Tarkwa (W/R), May 9, GNA – The government has been reminded on the need to come out with well thought out strategies to deal with the illegal mining menace, popularly called galamsey.
The Methodist Bishop of the Tarkwa Diocese, Right Reverend Thomas Amponsah-Donkor noted that the extended ultimatum for all those involved in galamsey to clear their equipment from site within 30 days should give the government the needed time to out up these strategies.
He made the observation during the formal opening of the church’s 33rd annual synod on the theme:” Discipline, evangelism and church planting: the business of the church.”
Bishop Amponsah-Donkor said the future of the country cannot be mortgaged and wantonly jeopardised by a few people who care little about tomorrow.
He said: “The gold is ours, and we need to mine it, but it must be done responsibly so as to meet the needs of the present without compromising the ability of future generations to meet their own needs”.
Bishop Amponsah-Donkor said galamsey had been in existence for ages and served as a major source of livelihood for many people.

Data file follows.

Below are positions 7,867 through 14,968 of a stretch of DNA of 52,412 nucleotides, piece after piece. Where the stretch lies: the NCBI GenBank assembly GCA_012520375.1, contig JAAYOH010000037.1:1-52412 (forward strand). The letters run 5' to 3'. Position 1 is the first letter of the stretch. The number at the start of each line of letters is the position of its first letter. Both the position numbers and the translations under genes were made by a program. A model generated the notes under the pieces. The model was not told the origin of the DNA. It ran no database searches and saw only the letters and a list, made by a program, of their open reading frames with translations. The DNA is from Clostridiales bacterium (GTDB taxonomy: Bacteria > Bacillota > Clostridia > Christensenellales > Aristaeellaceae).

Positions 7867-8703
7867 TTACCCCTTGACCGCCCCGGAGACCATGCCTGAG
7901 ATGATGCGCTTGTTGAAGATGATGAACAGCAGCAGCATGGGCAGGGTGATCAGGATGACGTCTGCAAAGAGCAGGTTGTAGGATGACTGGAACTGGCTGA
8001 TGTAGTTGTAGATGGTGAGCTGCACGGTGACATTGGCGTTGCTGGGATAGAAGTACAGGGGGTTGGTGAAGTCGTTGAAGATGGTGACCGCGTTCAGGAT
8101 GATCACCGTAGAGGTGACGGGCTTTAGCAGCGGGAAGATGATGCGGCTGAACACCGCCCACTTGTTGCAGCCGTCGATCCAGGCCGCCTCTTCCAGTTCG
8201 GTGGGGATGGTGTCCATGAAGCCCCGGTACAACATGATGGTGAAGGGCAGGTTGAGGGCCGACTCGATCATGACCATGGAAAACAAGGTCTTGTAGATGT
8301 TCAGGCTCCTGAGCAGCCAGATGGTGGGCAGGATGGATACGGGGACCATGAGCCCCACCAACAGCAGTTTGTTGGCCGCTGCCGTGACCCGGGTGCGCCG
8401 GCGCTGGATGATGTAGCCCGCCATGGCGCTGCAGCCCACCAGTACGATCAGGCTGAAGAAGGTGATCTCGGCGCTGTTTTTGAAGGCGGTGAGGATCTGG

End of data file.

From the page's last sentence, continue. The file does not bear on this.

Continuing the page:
He said the recent threat on wetlands, water bodies, farmlands and forest reserves was devastating.
“Rivers such as Pra, Birim, Tano, Ankobra, Offin and others are now a pale shadow of themselves: with their water, looking like milo drink laced with expired milk, they have become endangered and we must not sit down unconcerned,” he pointed out.
According to him, the level of pollution in these rivers was unimaginable and was difficult to compute the long term effect it would have on the national psyche and future.
He gave the assurance that the government that the Methodist Church would continue its advocacy role and play its part in national development.
Touching on the theme for the synod, Bishop Amponsah-Donkor explained that discipline, envangelism and church planting should dictate the direction of the mission.
He said these should provide a cutting edge focus where the church’s energies should be directed and asked the synod members to make it their priority.
The diocesan lay chairman, Mr. Joseph Amponsah recalled that five years ago one of their church members did a research on how galamsey was degrading Tarkwa Nsueam.
He said the findings of the research was raised at one of the church’s synod, but nothing positive came out of it.
The Diocesan Lay Chairman observed that now that galamsey had gained public interest the Methodist church would take it upon itself and work on it to join the fight against the operations.
By Erica Apeatua Addo, GNA